|Health and safety|
|Thursday, 01 July 2010|
Krishna Sethia looks at the rising alcohol content of wine
The other day my friendly gastroenterologist (colleague – I am not a patient yet) was bemoaning the increase in the number of acute admissions and the well-publicised increasing amount of resource that the NHS is having to spend on alcohol-related conditions.
I thought it might be a bit tactless to invite him down to the shop to drown his sorrows, so I went alone. Waiting for me was a note from a friend who wanted six cases of red Bordeaux or Burgundy with an alcohol content of 11-12% (degrees), no more. I had a look round the shelves and returned empty-handed.
"There is now plenty of objective evidence that most winedrinkers are unable to tell the difference when the alcohol content of a wine is reduced by 3%"
It is a fact that over the past 15-20 years the alcohol content of French wines has increased and that 13 or 14% is now not uncommon. Global warming is often cited as the culprit and whilst this may be part of the truth there has also been an increasing tendency to harvest late, pick very mature grapes with a high sugar content and look to develop a more New World style in the final product. Whilst this approach has proved rewarding in the short-term, times appear to be changing.
There is now plenty of objective evidence that most wine-drinkers are unable to tell the difference when the alcohol content of a wine is reduced by 3%. Bloggers describe not only the advantages of being able to manage three bottles rather than one but also experiments showing that an average-size man will have a blood alcohol level over the driving limit after two glasses of a 15% wine but might well be safe if the wine contains only 12.5%.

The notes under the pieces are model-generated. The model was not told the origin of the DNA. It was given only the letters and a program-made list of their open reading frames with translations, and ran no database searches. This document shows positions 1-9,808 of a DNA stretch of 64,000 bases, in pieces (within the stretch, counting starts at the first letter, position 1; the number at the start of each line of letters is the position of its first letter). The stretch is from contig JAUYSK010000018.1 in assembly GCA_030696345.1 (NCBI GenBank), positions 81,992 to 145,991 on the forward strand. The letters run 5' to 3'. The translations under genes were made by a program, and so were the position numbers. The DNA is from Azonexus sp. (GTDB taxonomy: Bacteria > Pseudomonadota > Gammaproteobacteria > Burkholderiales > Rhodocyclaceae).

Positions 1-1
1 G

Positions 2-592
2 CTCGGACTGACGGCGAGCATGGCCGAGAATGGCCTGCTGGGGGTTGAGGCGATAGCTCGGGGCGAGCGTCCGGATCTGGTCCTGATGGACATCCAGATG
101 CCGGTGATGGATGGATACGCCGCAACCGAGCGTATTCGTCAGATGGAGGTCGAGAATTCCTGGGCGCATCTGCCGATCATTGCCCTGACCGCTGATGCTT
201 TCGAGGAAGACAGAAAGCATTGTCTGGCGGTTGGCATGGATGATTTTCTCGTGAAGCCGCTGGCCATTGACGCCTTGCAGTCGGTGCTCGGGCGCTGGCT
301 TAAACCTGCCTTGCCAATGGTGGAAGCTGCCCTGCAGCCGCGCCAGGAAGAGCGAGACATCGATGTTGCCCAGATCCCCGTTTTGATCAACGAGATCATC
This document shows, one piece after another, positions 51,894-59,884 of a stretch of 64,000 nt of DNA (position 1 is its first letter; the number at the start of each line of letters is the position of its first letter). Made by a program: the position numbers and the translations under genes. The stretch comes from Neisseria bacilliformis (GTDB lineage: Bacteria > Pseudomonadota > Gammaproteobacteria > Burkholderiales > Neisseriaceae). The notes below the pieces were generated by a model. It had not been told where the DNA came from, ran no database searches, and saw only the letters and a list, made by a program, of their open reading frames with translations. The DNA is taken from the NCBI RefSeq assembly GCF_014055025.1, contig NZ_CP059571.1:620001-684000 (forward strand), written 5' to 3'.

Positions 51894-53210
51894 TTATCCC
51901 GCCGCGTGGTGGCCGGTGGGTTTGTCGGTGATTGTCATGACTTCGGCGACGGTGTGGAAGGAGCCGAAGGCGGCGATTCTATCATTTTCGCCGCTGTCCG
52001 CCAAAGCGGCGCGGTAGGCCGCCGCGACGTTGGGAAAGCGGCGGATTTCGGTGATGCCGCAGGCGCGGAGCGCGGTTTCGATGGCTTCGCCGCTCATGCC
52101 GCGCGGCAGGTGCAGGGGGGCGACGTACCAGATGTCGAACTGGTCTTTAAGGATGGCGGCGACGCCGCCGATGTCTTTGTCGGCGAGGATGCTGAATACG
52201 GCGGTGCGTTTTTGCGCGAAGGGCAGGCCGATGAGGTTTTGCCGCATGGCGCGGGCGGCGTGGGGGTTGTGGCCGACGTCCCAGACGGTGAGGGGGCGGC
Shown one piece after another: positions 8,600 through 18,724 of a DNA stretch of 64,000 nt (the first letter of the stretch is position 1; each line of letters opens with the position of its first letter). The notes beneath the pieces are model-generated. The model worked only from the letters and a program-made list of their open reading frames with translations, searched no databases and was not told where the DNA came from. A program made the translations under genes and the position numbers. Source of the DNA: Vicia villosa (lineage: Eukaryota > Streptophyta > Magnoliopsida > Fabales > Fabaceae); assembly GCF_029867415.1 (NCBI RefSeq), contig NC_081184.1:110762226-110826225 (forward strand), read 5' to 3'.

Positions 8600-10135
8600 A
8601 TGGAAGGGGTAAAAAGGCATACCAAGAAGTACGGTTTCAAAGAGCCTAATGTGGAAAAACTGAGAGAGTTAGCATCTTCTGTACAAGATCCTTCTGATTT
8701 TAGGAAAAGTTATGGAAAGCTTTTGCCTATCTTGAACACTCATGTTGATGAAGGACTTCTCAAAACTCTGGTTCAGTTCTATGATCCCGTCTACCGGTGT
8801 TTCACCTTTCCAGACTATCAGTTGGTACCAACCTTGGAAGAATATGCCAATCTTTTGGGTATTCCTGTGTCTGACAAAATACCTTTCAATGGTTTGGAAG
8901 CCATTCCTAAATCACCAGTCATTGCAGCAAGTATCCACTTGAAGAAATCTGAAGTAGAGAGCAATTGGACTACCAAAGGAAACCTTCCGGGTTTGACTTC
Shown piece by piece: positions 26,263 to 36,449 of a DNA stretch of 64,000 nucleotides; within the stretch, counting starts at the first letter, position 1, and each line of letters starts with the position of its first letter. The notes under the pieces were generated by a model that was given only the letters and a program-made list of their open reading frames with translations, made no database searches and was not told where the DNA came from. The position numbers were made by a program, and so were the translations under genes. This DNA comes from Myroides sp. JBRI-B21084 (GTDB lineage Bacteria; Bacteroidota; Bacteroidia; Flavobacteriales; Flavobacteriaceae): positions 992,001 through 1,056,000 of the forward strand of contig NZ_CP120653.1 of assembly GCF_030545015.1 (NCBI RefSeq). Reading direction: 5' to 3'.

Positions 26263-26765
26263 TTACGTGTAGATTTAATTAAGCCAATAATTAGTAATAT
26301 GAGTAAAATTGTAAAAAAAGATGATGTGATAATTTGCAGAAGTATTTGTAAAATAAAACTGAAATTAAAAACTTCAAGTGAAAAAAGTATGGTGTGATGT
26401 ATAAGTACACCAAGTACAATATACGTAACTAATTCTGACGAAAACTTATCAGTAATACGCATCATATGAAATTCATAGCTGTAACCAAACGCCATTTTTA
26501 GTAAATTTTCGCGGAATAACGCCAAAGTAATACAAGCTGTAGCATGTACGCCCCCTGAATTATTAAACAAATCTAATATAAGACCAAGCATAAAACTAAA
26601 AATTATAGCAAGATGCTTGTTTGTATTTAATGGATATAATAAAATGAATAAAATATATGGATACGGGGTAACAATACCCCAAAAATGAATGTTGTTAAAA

The alcohol content of wine can be reduced by picking the grapes very early but, unfortunately, this means less fruit and usually the end-product would generously be described as ‘revolting’. However, the technology now exists to de-alcoholise wine (by a process or reverse osmosis) – though popular in California with characteristic flexibility, this remains banned in the European Union.
For us, there remains the option of making wines in more northerly locations or at higher altitudes there are now an increasing number of wines in the 9-11% range, many of which are being promoted by well-known supermarkets.
To be legally classified as wine in Europe, the alcohol content must in fact exceed 8.5% but there is one notable exception. Having been a frequent and most respectable drink at pre-1960 dinner parties, German wines went on to acquire miserable reputations in the 1970s and sales in this country have failed to recover. However, there remain countless examples of Auslese and Beerenauslese from well-established vineyards which not only display a complexity of delicious flavour but also can be light and refreshing, and many of which contain only 7-9% alcohol.